On page 92 lines 3-5, referring to Tarvin’s view of the Maharajah, the authors write:
… he was to Tarvin more than a brother; that is to say, the brother of one’s beloved…
R.E.Harbord, the Editor of the ORG, conscious of the evident affection between Rudyard and Wolcott, commented:
It was suggested to me (by Roger Lancelyn Green, the then Editor of the Kipling Journal) that this refers to Kipling’s own attachment to Wolcott’s sister Carrie, who became Kipling’s wife in January 1892. As it seemed unlikely to me that Rudyard was referring to Caroline, we agreed to ask Professor Charles Carrington if he thought there was an understanding between them at the time the first draft of the book was finished (early in 1891) or not, until Wolcott Balestier was dead (December 6th 1891). Rudyard does not seem to have written to her regularly whilst he was away from August 1891 in South Africa, New Zealand, Ceylon and India. However, Carrie sent for him as soon as Wolcott died. (Rudyard arrived in London on January 10th and married Carrie on January 18th)
Carrington replied (February, 1963):
Someone’s keen eye has certainly spotted something ‘Brother of one’s beloved’ must have some further meaning, if only because it’s quite irrelevant in that context. The King, it says, was ‘more than a brother’ to Tarvin, ‘that is to say brother of one’s beloved’. But the King was not the brother of Tarvin’s beloved. So it must be an echo, perhaps unconscious, of the Rudyard-Wolcott-Carrie triangle.
Ten years ago I made a slight effort to disentangle the contributions of R.K. and W.B. to Naulahka but not with much success. I’m sure they worked on each other’s drafts, as described on page 181 of my book, but beyond that I can’t go. I think that Chapters I-IV are almost pure Balestier and Chapters XIX to the end almost pure Kipling (very inferior Kipling), and that Chapters VI to XVIII are mostly Balestier working over drafts by Kipling. But who can say?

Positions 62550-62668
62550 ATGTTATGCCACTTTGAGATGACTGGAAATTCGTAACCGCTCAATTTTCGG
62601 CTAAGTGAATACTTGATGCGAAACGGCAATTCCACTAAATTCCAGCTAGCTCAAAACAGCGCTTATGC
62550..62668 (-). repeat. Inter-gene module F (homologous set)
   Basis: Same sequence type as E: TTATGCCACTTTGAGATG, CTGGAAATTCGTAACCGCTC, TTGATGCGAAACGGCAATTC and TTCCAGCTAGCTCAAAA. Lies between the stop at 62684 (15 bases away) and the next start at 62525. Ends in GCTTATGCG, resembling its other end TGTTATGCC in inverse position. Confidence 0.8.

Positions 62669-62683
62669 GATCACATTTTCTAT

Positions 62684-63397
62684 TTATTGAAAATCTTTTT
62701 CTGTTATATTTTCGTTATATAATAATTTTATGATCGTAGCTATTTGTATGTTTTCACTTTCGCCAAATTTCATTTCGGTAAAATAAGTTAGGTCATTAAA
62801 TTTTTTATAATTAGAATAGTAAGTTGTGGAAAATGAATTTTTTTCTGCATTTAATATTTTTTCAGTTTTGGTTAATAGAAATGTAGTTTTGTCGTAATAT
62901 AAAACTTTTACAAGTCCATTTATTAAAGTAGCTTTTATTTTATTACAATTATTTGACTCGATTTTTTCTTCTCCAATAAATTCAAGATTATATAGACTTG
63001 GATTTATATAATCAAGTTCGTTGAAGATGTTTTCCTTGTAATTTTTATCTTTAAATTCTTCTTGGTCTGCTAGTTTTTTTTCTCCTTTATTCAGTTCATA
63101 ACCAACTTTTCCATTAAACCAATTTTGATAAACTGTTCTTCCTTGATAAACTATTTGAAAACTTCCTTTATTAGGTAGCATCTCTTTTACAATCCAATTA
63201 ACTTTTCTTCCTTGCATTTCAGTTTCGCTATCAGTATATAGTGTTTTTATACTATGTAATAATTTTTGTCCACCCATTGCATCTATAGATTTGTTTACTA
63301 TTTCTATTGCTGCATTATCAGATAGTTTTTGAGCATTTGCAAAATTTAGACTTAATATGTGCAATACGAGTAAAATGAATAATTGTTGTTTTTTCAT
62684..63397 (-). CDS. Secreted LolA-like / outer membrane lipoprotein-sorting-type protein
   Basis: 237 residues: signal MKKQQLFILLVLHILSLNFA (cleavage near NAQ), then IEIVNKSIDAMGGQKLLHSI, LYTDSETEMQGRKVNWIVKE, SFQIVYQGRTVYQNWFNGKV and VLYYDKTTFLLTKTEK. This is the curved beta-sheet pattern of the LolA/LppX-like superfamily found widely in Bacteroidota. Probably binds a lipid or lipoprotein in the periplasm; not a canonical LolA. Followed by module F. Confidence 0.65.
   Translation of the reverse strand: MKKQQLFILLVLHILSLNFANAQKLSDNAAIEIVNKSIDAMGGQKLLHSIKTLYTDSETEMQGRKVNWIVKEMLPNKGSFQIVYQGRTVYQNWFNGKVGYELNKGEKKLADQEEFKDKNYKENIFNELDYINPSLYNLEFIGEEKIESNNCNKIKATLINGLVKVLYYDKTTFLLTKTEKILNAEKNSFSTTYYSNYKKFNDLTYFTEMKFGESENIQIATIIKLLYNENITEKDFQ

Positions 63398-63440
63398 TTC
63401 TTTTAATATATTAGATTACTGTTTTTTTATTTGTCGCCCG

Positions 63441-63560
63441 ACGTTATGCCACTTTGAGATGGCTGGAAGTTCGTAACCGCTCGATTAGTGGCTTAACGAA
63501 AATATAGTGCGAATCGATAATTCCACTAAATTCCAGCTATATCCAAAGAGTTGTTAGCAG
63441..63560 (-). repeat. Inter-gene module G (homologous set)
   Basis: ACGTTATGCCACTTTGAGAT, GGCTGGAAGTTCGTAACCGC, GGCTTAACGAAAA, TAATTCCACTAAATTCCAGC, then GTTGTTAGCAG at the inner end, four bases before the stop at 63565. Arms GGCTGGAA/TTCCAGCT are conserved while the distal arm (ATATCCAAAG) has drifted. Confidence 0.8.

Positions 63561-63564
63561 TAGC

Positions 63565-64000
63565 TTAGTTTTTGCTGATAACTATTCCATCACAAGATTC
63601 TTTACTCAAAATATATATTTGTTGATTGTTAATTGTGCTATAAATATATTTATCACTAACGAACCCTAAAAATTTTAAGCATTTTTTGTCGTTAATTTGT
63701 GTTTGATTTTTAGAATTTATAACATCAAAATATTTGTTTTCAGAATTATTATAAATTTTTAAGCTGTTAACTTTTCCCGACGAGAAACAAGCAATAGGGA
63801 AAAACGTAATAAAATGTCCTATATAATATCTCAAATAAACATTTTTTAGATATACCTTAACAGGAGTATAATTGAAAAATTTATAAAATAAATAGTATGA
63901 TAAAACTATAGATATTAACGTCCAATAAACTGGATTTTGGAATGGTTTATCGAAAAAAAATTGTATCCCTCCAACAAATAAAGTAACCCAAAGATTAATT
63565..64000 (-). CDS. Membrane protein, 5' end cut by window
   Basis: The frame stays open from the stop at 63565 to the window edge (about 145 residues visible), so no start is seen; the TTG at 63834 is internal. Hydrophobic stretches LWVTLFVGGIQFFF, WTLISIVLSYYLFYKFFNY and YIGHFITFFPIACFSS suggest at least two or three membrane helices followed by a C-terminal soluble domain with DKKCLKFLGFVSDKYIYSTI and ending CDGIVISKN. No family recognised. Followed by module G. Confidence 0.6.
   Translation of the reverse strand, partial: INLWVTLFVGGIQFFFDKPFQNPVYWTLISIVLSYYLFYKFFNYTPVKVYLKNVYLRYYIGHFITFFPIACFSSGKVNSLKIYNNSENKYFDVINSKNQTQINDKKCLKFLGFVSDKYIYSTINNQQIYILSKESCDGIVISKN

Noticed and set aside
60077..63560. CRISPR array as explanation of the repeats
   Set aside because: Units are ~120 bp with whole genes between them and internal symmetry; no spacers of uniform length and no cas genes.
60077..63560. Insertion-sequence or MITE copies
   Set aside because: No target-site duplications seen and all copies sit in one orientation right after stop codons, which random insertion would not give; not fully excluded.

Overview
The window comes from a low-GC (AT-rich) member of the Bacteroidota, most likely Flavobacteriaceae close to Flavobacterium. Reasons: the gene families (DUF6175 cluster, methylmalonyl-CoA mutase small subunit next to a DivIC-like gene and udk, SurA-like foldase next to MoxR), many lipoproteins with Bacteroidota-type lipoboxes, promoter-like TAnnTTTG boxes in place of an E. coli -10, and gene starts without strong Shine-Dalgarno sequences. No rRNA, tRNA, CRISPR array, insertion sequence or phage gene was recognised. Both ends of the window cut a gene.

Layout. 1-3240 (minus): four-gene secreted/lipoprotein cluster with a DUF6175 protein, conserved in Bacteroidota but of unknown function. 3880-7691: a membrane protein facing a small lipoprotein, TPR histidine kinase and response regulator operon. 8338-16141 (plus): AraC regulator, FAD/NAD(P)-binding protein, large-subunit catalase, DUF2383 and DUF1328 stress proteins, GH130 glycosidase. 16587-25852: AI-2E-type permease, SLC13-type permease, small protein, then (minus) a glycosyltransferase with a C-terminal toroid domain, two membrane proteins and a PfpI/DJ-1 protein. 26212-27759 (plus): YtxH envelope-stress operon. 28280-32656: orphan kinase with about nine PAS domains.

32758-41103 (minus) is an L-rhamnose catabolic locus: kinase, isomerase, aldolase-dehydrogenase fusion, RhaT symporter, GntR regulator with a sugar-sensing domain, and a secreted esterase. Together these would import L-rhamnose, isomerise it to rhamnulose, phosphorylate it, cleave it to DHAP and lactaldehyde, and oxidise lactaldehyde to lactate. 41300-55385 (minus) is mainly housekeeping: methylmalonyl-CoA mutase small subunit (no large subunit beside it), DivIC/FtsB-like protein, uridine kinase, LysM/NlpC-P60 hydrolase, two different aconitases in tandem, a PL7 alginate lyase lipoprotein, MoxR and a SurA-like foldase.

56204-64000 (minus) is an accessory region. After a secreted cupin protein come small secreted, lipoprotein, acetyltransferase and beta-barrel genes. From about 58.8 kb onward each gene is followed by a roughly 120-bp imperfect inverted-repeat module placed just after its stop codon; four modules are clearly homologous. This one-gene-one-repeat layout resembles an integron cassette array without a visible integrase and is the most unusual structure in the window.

Chapter VIII seems to me very slackly written—rather poor stuff—and not brisk and lively enough for Kipling. On the other hand, it seems most unlikely that Balestier should have put in this allusion, because no one was the brother of his beloved. So we are obliged to think that this is a piece of careless dull writing by Kipling, or that Balestier worked over some earlier drafts of it by Kipling. [C.C.]
Both from the above note, and from what he says in the Biography, Professor Carrington suggests that Kipling and Caroline Balestier were in love, if not engaged, before it began to appear in The Century Magazine in November 1891: ‘Before The Naulahka began to appear in print, there was an understanding between Rudyard and Wolcott’s sister Caroline.’ (page 182.)
Roger Lancelyn Green suggests that Kipling is certain to have gone over the MS. for final revision, and could easily have inserted the reference in Chapter VIII—even if he did not actually write it there originally. But even if, Green asks, Wolcott wrote the chapter in question, might not he have put in the reference as a sly dig at his would-be brother-in-law?
Instalments in The Century
The instalments were as follows in The Century Magazine, the chapters being the same as in the Macmillan Uniform and Pocket Editions (Chapters VIII and IX for certain) of 1892 and later. It was not re-written in 1892.
- November 1891 Chapters 1, II and III
- December 1891 Chapters IV, V and VI